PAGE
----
It’s no secret that legacy print media, including daily newspapers and magazines with varying publication frequency, have struggled economically in recent years.
The number of advertising pages has dipped precipitously and subscriptions (and renewals) have dropped dramatically. Weekly community newspapers currently are among the few legacy print media still making money.
Newsweek, for instance, after 80 years terminated its print edition in 2012, though it was revived in 2014.
A 30-plus year subscriber, I switched to Time when the printed Newsweek was no longer available. A short while ago, an organization named Secure Publisher Mail Center wrote to offer 100 issues of Newsweek for a modest $309.99.
Uh. No. Thanks. I’ll keep Time at $20 for 52 issues.
Recently, Time (June 13, 2016) featured a novel way to generate revenue for the legacy print medium: sponsored columns.
At the top of Ian Bremmer’s column (“The Risk Report”) appeared: presented by [corporate logo] DHL.” And at its conclusion was the notation: “Bremmer’s column is sponsored this week by DHL, which is not involved in the selection of topics or any other aspect of the editorial process.”
On the facing page was a full-page advertisement for DHL.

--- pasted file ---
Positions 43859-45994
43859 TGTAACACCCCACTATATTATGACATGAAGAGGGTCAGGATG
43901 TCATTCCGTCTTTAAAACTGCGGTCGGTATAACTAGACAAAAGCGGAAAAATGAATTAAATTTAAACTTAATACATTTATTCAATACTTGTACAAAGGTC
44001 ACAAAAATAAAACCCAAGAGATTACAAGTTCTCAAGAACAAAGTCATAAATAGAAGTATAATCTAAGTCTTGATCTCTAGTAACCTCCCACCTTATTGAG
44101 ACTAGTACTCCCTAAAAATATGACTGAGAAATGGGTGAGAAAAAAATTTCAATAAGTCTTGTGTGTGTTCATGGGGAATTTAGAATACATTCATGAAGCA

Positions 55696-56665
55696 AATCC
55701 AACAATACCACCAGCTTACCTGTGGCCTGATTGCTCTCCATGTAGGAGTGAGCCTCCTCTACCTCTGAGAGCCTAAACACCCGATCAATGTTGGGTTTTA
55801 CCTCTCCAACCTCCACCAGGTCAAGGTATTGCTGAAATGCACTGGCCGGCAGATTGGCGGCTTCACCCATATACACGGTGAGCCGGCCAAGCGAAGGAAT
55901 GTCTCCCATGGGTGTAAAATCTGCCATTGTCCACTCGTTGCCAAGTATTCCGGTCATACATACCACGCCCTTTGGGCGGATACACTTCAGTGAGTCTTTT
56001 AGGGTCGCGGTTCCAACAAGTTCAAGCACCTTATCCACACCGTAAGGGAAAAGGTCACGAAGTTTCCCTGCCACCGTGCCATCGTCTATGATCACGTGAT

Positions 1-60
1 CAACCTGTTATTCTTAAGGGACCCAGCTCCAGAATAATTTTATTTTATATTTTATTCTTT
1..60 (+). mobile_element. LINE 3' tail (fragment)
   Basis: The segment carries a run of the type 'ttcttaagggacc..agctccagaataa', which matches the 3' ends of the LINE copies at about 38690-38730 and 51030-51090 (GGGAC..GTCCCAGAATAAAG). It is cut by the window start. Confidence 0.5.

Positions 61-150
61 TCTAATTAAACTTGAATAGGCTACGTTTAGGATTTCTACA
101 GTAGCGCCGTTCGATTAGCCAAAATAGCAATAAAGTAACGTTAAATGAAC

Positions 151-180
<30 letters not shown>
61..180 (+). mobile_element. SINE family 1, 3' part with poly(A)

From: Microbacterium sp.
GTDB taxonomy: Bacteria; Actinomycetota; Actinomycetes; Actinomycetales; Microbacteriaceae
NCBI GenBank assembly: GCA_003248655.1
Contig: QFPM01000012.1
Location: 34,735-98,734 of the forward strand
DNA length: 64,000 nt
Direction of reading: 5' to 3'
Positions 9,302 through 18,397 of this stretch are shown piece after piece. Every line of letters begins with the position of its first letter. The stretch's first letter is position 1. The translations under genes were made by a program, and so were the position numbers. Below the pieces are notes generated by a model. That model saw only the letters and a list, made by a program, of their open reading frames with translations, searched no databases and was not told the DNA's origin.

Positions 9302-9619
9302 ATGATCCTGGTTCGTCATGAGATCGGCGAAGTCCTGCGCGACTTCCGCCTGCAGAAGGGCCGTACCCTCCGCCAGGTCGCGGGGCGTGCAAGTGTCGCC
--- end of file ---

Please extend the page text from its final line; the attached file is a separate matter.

If this were broadcasting, no one would be surprised. We’ve long been accustomed to commercial advertising sprinkled throughout radio and TV programming. Even Public Broadcasting now includes paid advertising, albeit more tame and less in-your-face than the ads on commercial broadcasting.
Because media in capitalist economies are, largely, advertising supported, most also recognize that programming or news reports exist as a way to deliver audiences to advertisers.
The show or the story, in other words, is just the bait.
But Time’s sponsored column is a clear departure from previous conventions by print media and, especially, print media reporting news.
In the book publishing industry, that likewise suffers similar economic woes as newspapers and magazines, an idea that has yet to catch on is selling a book’s contents chapter by chapter, rather than as a single, bundled and complete unit.
Book publishers, apparently, now think of themselves as Veg-O-Matic style operations. Slicing and dicing content, like a la carte cable subscription, affords audiences (readers) more choice and the opportunity to pay only for those elements they want.
One wonders how readers know what they want before they’ve read it? And here we’re reminded of Columbia Pictures infamous mogul, Harry Cohn who quipped: “The public always knows what it wants. Right after they’ve seen it.”
Maybe more significantly, at least for book authors, constructing long form texts that can be purchased part-by-part is a much different enterprise than envisioning a manuscript as a whole comprised of chapters.
Will the sponsored column in magazines prove the financial savior for print media? It’s too early to say.
But chances are that the “votes” that will count are not those of readers and are, instead, those of the advertisers.
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